The revived giants: Manchester United

Big signings signal return to glory years

The return to Old Trafford of Paul Pogba, a beaten finalist with France at last month's European Championship, has had the Manchester United faithful raising their hopes of being Premier League contenders this season.
The return to Old Trafford of Paul Pogba, a beaten finalist with France at last month's European Championship, has had the Manchester United faithful raising their hopes of being Premier League contenders this season.PHOTO: REUTERS

With Jose Mourinho at the helm, United fancy their chances to challenge for the league title The 2016-17 English Premier League countdown ends with the biggest storyline that will shape the new season

LONDON • Last season ought to have proved conclusively that Jose Mourinho is in fact not all that special after he was dismissed from Chelsea in December, but try telling that to Manchester United supporters at the moment.

The Special One being at the Special Club at long last is the gist of their enthusiasm for the forthcoming season, and especially after the thin diet of the David Moyes and Louis van Gaal years, it is easy to see where they are coming from.

The last three seasons may come to be viewed as an interim period, a curious quirk in the history books. Lost years perhaps, but all will be quickly forgotten if Mourinho is as good as everyone hopes.

He has started well by making a crowd-pleasing signing in Zlatan Ibrahimovic, a necessary one in Eric Bailly and a sensible one in Henrikh Mkhitaryan. And then there was Paul Pogba's £89 million (S$156 million) world-record transfer, smashing the £85 million Real Madrid paid for Gareth Bale in 2013.

Owners perceived as cautious if not downright penny-pinching just a few seasons ago have now been persuaded to become cavalier again, presumably because they have recently acquired first-hand insight into how on-the-cheap ordinariness damages the product.

United cannot afford to be ordinary, which is why Moyes and van Gaal will be viewed as mistakes. They will not be ordinary under Mourinho, however long he lasts. They will not be talking in terms of transition or three-year plans.

GETTING ACQUAINTED

He's a very young player, an unbelievable midfield player with such physicality but, at the same time, such agility, coordination and skill. What he has to learn now is how to play with us, and the team need to learn how to play with him.

JOSE MOURINHO, Man United manager, on integrating record signing Paul Pogba.

Mourinho's normal preference is to hit the ground running and this season, with no involvement in the Champions League, looks as good an opportunity as any to remind Leicester where the title belongs.

While United fans are undoubtedly happier than they have been for years, the real thing starts tomorrow with a trip to Bournemouth. Only when the new manager's plans take shape on the pitch can he be properly judged.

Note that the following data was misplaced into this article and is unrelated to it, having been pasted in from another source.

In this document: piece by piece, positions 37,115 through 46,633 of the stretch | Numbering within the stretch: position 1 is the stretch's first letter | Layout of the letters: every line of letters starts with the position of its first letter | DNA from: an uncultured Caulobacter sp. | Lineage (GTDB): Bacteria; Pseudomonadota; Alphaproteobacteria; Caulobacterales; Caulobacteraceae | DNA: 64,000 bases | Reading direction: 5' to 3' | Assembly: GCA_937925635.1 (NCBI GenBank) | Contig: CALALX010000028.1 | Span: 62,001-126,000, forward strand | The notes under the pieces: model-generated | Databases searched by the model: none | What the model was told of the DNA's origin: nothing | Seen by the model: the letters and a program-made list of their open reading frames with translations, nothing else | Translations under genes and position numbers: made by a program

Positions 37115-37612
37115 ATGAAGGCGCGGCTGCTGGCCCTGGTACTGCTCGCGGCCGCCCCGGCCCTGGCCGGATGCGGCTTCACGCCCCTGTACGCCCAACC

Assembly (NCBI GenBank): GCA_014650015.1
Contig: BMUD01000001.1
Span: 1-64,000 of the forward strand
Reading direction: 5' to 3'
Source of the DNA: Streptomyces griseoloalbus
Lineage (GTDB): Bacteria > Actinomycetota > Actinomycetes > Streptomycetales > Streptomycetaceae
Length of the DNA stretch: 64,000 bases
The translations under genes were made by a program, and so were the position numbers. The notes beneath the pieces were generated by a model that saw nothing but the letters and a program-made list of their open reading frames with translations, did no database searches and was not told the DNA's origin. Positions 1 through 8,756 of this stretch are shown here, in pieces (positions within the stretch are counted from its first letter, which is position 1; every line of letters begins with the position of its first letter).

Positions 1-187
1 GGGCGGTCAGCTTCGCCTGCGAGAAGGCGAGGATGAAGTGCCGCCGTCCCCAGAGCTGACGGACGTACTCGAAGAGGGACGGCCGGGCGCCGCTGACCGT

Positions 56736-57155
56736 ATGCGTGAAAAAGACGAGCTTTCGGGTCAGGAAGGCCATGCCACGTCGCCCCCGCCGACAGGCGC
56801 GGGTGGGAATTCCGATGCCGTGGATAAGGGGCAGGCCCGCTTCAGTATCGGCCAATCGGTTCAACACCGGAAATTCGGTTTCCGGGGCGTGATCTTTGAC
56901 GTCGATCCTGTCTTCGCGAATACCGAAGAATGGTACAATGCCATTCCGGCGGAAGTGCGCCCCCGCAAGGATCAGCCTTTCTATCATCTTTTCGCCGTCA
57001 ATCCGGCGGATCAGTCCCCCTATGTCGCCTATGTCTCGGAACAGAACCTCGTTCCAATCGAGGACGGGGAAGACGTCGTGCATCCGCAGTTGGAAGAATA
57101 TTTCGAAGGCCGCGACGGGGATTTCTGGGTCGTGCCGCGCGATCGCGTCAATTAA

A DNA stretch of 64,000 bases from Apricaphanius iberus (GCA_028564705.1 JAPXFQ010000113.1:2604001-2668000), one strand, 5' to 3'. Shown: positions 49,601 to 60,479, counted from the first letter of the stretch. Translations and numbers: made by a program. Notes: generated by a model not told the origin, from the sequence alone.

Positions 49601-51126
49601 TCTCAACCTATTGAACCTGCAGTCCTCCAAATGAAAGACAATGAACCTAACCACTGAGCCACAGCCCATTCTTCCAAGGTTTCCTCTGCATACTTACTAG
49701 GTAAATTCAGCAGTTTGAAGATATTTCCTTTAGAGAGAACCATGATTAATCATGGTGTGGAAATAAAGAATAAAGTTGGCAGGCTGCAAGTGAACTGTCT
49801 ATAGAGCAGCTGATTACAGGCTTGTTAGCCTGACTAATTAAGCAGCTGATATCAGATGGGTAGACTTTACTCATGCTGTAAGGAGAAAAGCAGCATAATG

What Mourinho normally does when taking over a new club is to strengthen and drill the defence, a process he has begun with the acquisition of Bailly. In fact the United defence was the joint-meanest in the league last season, conceding 35 goals, the same as Tottenham.

The problem, and an area in which van Gaal will be judged harshly, was in scoring. United netted 49 goals last season, failing to register at least a half-century for the first time in the Premier League era.

Mourinho is not known for his advocacy of attacking football, but he does have a commitment to winning games and can barely fail to improve on the sterility of the past couple of seasons.

Forwards Anthony Martial and Marcus Rashford enjoyed encouraging breakthrough seasons and it would be a pity if the development of either came to be halted through the necessity of playing Ibrahimovic. The 34-year-old Swede will be hoping to maximise his impact at what is likely to be his last big club.

Then there is Wayne Rooney. If Mourinho restores Rooney to the No. 9 or No. 10 position alongside Ibrahimovic, then opportunities for either or both of Martial and Rashford are likely to be limited.

Whereas Mourinho's preferred front two undoubtedly have pedigree and no small amount of finishing prowess, Martial and Rashford clearly have the edge on raw pace.

And there is also the issue of where to play Pogba, who flourished in Juventus' 4-3-3 system but may find himself struggling in his new manager's favoured 4-2-3-1 line-up. The world's most expensive player failed to make an impact for France in a similar system at the European Championship.

Pogba is banned for the Bournemouth match, having been booked twice in last season's Coppa Italia, incurring a one-game ban that has been transferred to England.

The other big decision Mourinho has to make is his attitude towards the Europa League. Assuming it is not a priority, the United side he is putting together would appear to have an outstanding chance of domestic glory.

Never mind the last three years, this season United will resume their designs on the title.

THE GUARDIAN

A version of this article appeared in the print edition of The Straits Times on August 13, 2016, with the headline 'Big signings signal return to glory years'. Print Edition | Subscribe